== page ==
Orienteering is a sport that requires navigational skills using a map and compass to navigate from one point to another in unfamiliar terrain. Participants are given a map, usually a specially prepared orienteering map, which they use to find control points. It was originally a training exercise for military officers, but it has now become a federated sport. The International Orienteering federation recognises four types of orienteering: → Foot orienteering → Mountain bike orienteering → Ski orienteering → Trail orienteering ( in wheelchair) But many times, orienteering is included in adventure raids or mixed with other sports, as horse riding or canoeing.

The Map: Orienteering maps are very detailed topographical maps (they show hills and valleys). Their scales are 1:15,000 or 1:10,000, wich means every cm in the map equals 15.000 or 10.000 cms (150 or 100m) on the terrain. Map symbols are standardized by the IOF, and designed to be readable by any competitor. The orienteering course is marked in purple or red on a map. A triangle is used to indicate the start and a double circle indicates the finish. Circles are used to show the control points. Every other part on the map (rivers, roads, etc) has a specific colour. 

Map colours: Black symbols are used for rock features (for example, boulders, cliffs, stony ground) and for linear features such as roads, trails and fences as well as for other man-made features (for example, ruins and buildings) Brown symbols are used for landforms such as contour lines, small knolls, ditches, earthbanks. Blue is used for water features: lakes, ponds, rivers, streams, marshes. Yellow is to show vegetation - specifically for open or unforested land. The density of the yellow color shows how clear the area is: brightest yellow for lawns, pale yellow for meadows with high grass. Green is used to show vegetation that slows down the passage of an orienteer. The darkest green areas, called "fight", are almost impassably overgrown. White on an orienteering map signfies forest with little or no undergrowth - forest that an orienteer can run through. Purple (or red) is used to mark the orienteering course on a map. Conditions that are specific to an event (such as out-of-bounds fields in which crops are growing) are also designated in red or purple.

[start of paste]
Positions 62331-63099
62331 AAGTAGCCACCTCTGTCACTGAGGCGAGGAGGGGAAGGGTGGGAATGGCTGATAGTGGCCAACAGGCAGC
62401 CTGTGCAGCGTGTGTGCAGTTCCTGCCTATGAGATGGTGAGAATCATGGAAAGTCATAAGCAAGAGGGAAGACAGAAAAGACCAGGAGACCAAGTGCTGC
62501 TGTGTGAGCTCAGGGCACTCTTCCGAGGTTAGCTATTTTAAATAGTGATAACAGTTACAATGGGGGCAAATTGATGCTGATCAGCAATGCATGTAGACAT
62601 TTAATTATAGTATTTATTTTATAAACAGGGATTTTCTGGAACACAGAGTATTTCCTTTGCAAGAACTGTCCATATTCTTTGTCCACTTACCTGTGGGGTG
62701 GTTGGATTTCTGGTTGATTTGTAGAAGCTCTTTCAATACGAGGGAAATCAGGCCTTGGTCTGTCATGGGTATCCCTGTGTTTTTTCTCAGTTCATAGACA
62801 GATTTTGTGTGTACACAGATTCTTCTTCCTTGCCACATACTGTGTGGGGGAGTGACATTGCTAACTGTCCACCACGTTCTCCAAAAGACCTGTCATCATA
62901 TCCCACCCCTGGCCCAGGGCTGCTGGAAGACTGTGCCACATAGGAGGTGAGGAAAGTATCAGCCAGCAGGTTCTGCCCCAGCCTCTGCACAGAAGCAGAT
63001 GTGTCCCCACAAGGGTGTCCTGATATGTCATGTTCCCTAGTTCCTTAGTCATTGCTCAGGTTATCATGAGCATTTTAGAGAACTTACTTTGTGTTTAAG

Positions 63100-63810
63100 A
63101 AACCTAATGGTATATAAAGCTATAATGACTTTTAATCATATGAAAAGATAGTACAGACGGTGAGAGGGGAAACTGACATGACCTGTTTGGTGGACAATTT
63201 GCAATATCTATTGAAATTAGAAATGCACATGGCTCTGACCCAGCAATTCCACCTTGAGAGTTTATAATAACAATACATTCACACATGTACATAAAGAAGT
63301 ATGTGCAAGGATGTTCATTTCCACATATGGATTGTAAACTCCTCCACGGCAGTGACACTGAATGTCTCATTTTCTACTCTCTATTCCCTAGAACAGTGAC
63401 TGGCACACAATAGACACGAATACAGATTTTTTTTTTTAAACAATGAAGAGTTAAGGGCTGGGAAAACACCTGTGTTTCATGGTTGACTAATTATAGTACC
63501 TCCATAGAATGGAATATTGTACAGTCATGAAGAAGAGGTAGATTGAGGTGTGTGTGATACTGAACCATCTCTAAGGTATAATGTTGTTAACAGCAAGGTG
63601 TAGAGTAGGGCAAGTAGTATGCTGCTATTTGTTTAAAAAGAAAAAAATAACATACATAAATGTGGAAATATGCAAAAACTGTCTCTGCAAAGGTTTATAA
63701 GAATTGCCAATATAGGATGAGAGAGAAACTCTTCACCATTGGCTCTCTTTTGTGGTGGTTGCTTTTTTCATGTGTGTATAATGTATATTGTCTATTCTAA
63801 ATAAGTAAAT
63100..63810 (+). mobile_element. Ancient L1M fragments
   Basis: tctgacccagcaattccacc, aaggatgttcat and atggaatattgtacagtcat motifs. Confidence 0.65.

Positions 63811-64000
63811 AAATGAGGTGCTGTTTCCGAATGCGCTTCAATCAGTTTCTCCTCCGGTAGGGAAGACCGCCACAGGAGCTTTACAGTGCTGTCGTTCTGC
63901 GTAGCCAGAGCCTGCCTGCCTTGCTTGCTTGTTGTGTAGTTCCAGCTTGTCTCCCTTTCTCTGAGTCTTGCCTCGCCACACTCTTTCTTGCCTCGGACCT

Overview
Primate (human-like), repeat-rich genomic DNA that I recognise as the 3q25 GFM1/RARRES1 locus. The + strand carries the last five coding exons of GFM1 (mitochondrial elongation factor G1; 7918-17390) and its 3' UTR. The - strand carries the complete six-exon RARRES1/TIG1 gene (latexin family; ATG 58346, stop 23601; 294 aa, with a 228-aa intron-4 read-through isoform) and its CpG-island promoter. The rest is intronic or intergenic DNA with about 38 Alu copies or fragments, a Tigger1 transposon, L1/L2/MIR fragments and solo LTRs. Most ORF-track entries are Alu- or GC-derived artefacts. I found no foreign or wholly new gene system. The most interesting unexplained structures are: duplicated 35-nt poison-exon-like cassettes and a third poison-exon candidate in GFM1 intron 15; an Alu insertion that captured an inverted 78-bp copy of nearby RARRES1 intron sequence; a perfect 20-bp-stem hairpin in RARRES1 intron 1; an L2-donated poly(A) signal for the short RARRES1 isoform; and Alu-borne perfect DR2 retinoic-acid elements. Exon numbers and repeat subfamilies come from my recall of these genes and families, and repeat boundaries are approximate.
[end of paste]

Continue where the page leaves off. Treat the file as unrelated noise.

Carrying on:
Controls: Control points are marked in the terrain by white and orange "flags". Control card and punching: Each competitor must carry a control card, and has to present it at the Start and hand it in at the Finish. The control card is marked at each control point to show that the competitor has completed the course correctly. (Usually with needle punches, but most events now use electronic punching). A needle punch: Results: The winner is the competitor who has found and passed through all control points with the fastest time. You can see an orienteering race using electronic punching in this video: There are maps on the bottom sides to show you how the racer is progressing from one control point to the next one.

Orienteering Special Terms:

Control: This is the point, circled on the map, which you are looking for. The (usually) orange and white marker there is called a control marker. Course: The orienteering course is the set of controls you are looking for. Leg: A leg is the portion of a course between two consecutive controls. Knoll: A small hill. Contour: A brown line used to show topographic features. A contour is a line tracing land of a given elevation. Using contours, the shape of most landforms -- hills, valleys, slopes, knobs, even kettleholes and sand dunes -- can be shown. Linear feature: A trail, stream, fence, stone wall, or other feaure that is basically linear. Contrast this with point features, like boulders, wells and springs, and area features, like fields and lakes. Catching features: A large feature which is not easy to miss in the direction you are going. You might use a catching feature, such as a lake beyond a control, to "catch" you if you miss the control.